However, there is also a bit of danger in that. If you don’t approach what you watch critically, it isn’t obvious when a film is being instrumentalised—which is one step away from propaganda. It’s important that everyone understands that film is a perspective, and sometimes that’s forgotten. Take Polish cinema as an example, some people from the conservative parties were attacking the film Ida, because ‘it showed the wrong image of Poland’, and then there were countering productions that show Polish people rescuing Jewish people. It becomes a tit-for-tat, and it’s unfortunate when film becomes instrumentalised in this way.
But overall, the more diverse voices that are heard, the better. We need a multitude of additional perspectives and discussions to happen around these films. These are just as important as the films themselves.
Is there anything that we can learn from the ways film treats change and the passing of time?
My ideas about time came from philosophy, which was not about film, but simply about life. It has transformed the way that I think about change. Change is a continual, sometimes very slow, process, rather than fixed-states of being, and it’s interesting how identity is so fluid from one moment to the next. It helps when you think about your life as a series of events. In the moments that seem to be very subpar and unsuccessful, it’s important to recognise that this always changes. If you’re in a really bad place, hopefully, it modulates into something different, and it passes.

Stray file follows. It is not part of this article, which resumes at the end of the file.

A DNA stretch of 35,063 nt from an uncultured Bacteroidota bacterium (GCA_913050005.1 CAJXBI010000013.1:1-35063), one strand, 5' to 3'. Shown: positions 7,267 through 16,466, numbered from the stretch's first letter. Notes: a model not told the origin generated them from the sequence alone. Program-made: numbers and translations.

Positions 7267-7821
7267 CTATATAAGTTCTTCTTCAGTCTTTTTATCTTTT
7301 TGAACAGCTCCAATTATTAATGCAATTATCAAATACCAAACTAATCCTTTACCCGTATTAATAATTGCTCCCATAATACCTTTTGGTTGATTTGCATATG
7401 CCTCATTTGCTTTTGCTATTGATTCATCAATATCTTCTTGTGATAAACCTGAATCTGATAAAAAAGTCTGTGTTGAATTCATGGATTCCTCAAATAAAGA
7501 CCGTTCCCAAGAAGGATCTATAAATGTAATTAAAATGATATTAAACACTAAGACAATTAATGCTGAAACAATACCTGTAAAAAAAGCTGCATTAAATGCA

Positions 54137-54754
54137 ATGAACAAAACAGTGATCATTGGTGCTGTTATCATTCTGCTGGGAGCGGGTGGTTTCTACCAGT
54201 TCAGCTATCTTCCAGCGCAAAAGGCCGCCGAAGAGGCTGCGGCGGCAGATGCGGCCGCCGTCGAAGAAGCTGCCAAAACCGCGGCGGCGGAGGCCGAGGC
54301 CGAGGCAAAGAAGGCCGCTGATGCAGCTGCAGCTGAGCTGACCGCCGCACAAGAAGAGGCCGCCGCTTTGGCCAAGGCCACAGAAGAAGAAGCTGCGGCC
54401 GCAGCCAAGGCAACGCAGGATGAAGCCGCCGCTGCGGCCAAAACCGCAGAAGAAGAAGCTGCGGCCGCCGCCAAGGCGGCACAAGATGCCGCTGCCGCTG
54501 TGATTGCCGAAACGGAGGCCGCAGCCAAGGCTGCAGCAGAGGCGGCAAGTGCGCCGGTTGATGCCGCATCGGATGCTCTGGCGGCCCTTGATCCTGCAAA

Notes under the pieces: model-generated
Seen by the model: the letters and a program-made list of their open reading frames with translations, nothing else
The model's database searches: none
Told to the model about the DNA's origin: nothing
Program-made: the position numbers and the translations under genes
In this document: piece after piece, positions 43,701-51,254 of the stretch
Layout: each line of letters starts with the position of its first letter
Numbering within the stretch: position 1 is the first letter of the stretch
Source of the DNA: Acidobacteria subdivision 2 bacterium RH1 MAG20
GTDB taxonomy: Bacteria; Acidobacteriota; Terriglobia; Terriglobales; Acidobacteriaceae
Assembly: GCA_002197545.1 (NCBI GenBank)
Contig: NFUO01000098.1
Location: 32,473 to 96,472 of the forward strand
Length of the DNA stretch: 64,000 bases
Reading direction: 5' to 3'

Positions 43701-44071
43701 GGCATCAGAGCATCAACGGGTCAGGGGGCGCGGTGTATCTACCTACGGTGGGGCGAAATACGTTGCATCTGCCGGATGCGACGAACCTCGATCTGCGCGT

What kind of role do you hope your work can play in academia and beyond?
Currently, my work on Holocaust cinema in Poland is focused on how Polish filmmakers are representing history through the aesthetic strategies they use to think about the trauma of the past. I’m also concerned with how they structure a viewing experience around the difficult questions that are raised in these films. With my current project, which is interdisciplinary, I hope that it can reach an interdisciplinary readership.
Beyond academia, I’ve done some film screenings and Q+As with non-academic audiences. That tends to work pretty well in getting your work out of academia. If you’re looking for a real shift in people’s ideas, it’s important to keep in mind that your voice is one amongst a multitude that has to keep pushing the topics before any real, interesting change can happen.